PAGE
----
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Try Mind-Body Options to Reduce Opioid-Treated Pain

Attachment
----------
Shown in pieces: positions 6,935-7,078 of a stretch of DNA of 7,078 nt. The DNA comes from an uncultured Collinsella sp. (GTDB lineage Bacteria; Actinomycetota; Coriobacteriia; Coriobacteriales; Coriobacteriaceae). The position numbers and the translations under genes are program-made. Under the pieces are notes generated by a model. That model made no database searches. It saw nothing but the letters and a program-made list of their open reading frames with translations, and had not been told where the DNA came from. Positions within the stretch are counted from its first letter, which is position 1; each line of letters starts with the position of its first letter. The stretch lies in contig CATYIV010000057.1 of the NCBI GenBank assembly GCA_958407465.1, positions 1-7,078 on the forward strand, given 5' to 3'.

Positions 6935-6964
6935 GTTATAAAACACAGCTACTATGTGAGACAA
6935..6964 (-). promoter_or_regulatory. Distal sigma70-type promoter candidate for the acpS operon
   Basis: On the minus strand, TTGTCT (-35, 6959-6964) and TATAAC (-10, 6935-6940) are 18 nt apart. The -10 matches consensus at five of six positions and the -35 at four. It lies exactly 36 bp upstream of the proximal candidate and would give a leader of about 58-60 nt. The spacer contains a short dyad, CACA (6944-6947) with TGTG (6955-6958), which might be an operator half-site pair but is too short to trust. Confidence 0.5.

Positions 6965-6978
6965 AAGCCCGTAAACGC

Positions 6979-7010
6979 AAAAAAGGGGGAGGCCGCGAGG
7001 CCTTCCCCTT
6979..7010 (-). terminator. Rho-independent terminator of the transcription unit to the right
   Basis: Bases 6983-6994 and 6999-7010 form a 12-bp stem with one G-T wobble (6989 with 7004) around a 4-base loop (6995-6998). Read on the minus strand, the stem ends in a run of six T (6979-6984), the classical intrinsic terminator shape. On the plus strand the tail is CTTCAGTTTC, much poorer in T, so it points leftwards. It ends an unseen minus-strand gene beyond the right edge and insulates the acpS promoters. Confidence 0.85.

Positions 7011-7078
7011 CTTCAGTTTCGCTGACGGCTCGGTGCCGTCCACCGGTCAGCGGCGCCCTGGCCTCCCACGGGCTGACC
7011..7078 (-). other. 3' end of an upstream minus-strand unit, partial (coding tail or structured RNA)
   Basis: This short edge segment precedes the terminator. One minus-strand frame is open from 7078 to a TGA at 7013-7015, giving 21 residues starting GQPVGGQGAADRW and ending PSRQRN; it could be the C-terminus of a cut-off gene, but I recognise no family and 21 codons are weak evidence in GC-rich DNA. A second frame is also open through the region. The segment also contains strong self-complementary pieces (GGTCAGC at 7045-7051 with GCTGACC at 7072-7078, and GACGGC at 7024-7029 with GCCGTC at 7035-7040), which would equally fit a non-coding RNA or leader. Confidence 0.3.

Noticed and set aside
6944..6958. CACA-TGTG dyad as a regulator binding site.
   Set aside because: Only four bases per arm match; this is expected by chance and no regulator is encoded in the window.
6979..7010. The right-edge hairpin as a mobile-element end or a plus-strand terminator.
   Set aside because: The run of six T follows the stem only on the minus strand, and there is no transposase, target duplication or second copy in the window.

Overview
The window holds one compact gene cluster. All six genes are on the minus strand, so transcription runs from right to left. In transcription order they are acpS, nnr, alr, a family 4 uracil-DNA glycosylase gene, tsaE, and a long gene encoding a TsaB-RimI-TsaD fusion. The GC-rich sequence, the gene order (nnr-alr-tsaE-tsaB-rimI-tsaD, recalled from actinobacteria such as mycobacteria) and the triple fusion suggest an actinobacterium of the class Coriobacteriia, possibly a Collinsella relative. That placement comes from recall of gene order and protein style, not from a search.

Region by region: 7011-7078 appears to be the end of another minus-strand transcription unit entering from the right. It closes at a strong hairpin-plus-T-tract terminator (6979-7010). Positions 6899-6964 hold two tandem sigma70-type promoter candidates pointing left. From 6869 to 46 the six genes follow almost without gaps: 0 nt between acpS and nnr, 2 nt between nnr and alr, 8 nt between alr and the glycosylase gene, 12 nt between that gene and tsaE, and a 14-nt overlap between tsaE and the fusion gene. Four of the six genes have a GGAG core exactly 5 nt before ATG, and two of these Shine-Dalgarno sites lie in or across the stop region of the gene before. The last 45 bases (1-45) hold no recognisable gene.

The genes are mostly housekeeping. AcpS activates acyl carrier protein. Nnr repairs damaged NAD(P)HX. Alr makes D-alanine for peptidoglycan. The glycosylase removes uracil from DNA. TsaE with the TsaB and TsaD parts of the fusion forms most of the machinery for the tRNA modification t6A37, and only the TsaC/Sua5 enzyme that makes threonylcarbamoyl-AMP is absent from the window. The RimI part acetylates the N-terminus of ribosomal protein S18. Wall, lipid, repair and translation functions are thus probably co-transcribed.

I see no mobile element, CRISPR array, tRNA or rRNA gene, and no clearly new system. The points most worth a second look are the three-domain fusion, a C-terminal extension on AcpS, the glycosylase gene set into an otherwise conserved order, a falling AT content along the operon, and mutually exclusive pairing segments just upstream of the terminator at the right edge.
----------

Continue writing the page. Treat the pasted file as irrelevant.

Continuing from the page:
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People suffering from acute pain often turn to addictive opioid treatments, but research from the University of Utah School of Social Work published in the journal JAMA Internal Medicine concluded that certain mind-body therapies significantly reduce pain and the use of opioids. Reviewing 60 randomized, controlled, published clinical trials with more than 6,400 participants, researchers found that meditation/mindfulness, therapeutic suggestion and cognitive behavioral therapy all significantly reduced pain severity along with opioid use and misuse. Hypnosis also helped lower pain. Mind-body therapies proved effective at reducing short-term, acute pain from medical procedures, as well as chronic pain. Lead author and Associate Dean for Research Eric Garland pointed out that 82,000 Americans are projected to die from opioid overdoses in the next five years and noted, “If all of us—doctors, nurses, social workers, policymakers, insurance companies and patients—use this evidence as we make decisions, we can help stem the tide of the opioid epidemic.”
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